replace(/2002/,"2003")

However, Regular Expressions offer us shortcuts to represent specific groupings of character, for example :

Regular Expression | Description |

\d | Matches any digit - 0,1,2,3,4,5,6,7,8,9. |

\w | Matches and letter (either case), number of underscore. |

\s | Matches any of the whitespace characters such as space, tab, new line etc. |

. | Matches any character except a new line. |

In addition to these groupings we can negate them by adding a preceeding ^ symbol so ^\d means anything that is not a digit. In some cases we may be looking to match a set number of occurances of a pattern, for example for the phone code used in the first example we need to match 5 digits, so we could use :

/\d\d\d\d\d/

But this can very quickly become complex for large or complex patterns, we may also not know exactly how many digits we need to match, for example to validate a percentage value we could have a value of *6*, *17* or even *100* percent. This means we are looking for a pattern which has one, two or even three digits, so a straight collection of \d's won't work. Luckily Regular Expressions provide repetition operators that we can use to overcome this problem :

Regular Expression | Description |

{x} | Matches x occurances of the pattern. |

{x,y} | Matches at least x and not more than y occurance of the pattern. |

{x,} | Matches at least x occurances of the pattern, with no upper limit. |

? | Matches none or one occurance of the pattern. |

+ | Matches one or more occurances of the pattern. |

* | Matches none of more occurances of the pattern. |

Thus our Regular Expression of percentages becomes :

/\d{1,3}/

If we are looking for a code as our pattern where the first three characters is a combination of the following letters*a*,

*b*,

*c*,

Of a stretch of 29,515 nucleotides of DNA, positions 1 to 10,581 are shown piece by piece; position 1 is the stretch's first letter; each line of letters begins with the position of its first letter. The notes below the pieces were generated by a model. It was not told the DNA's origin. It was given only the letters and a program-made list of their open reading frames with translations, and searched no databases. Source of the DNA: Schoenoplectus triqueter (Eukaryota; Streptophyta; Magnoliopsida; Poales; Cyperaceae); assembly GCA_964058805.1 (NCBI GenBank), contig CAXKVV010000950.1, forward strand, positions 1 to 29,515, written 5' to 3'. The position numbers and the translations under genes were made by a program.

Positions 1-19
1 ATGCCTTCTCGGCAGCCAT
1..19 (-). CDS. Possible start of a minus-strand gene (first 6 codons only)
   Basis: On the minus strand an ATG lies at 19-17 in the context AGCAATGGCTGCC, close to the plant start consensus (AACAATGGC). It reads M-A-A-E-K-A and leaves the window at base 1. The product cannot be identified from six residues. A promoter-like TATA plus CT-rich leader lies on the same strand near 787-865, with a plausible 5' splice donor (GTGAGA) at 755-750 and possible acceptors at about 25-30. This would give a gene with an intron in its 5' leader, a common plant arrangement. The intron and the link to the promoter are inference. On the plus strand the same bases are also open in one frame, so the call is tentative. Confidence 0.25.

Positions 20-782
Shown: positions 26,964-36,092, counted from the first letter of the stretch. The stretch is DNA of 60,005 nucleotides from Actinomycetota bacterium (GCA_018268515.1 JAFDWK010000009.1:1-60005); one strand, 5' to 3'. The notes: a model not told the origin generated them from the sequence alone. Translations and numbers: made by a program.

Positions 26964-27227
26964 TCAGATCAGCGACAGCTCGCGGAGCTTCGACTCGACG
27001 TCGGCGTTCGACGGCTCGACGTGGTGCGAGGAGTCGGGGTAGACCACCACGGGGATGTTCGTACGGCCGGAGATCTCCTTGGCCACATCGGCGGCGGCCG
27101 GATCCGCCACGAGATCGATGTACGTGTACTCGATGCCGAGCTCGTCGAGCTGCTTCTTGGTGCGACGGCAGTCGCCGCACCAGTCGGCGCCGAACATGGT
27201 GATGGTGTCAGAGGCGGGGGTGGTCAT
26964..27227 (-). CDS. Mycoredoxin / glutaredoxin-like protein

*x*,

*y*or

*z*followed by three digits. The last section is doable as we can use \d{3}, but we can't use \w as we don't want a

*d*or

*j*in there. Regular Expressions also allows us to specify a custom range between square brackets - [ and ] so we can do the following :

/[a,b,c,x,y,z]{3}\d{3}/

We can use a range operator to simplify the previous pattern, so we could have used :/[a-c,x-z]{3}\d{3}/

There are a few other groupings which can be used to ensure we get the pattern we are looking for and only the pattern we are looking for, the common ones are :

Regular Expression | Description |

/^ | Start of the string or line. |

$/ | End of the string or line. |

/g | Go though the entire string, don't stop on the fist match |

\<special character> | Matches a special character such as newline (\n), tab (\t) or a character that is part of the syntax (\{ looks for a { in the pattern). |

\i | Case insensitive. |

\b | Start or end of a word, allows you to only match on complete words such as cat and not cattle. |

So we can now use these to produce complex Regular Expressions, for example :

Regular Expression | Description |

/^\d{3}[P]$/ | the string must be 3 digits then capital P. |

/^\d{3}[P]$/i | the string must be 3 digits, then a P in either case. |

/Java/gi | Matches every occurance of Java in the string in any format of case. |

/Java\b/gi | Matches every occurance of Java in the string in any format of case, but will not match Javascript or Java's etc. |

What happens if our pattern can begin with either *XY* or *AB* followed by three digits, or we want to match *win* or *wind* but not *windows* ?

Well, in the first case we can use the *OR* operator to search for *XY* or *AB*, followed by a standard *\d{3}* to find the rest, in the second one we can use the *?* operator on the *d* so that we match zero or one - although we could equally use *{0,1}*. We can also use brackets to seperate out the sections or our Regular Expression. Therefore our Regular Expressions are :

/^(([X][Y])|([A][B]))\d{3}$/

and/^win(d)?$/

Now that you have some idea of how RegEx's are created, its time to test your knowledge in the next section to see how much you have learnt.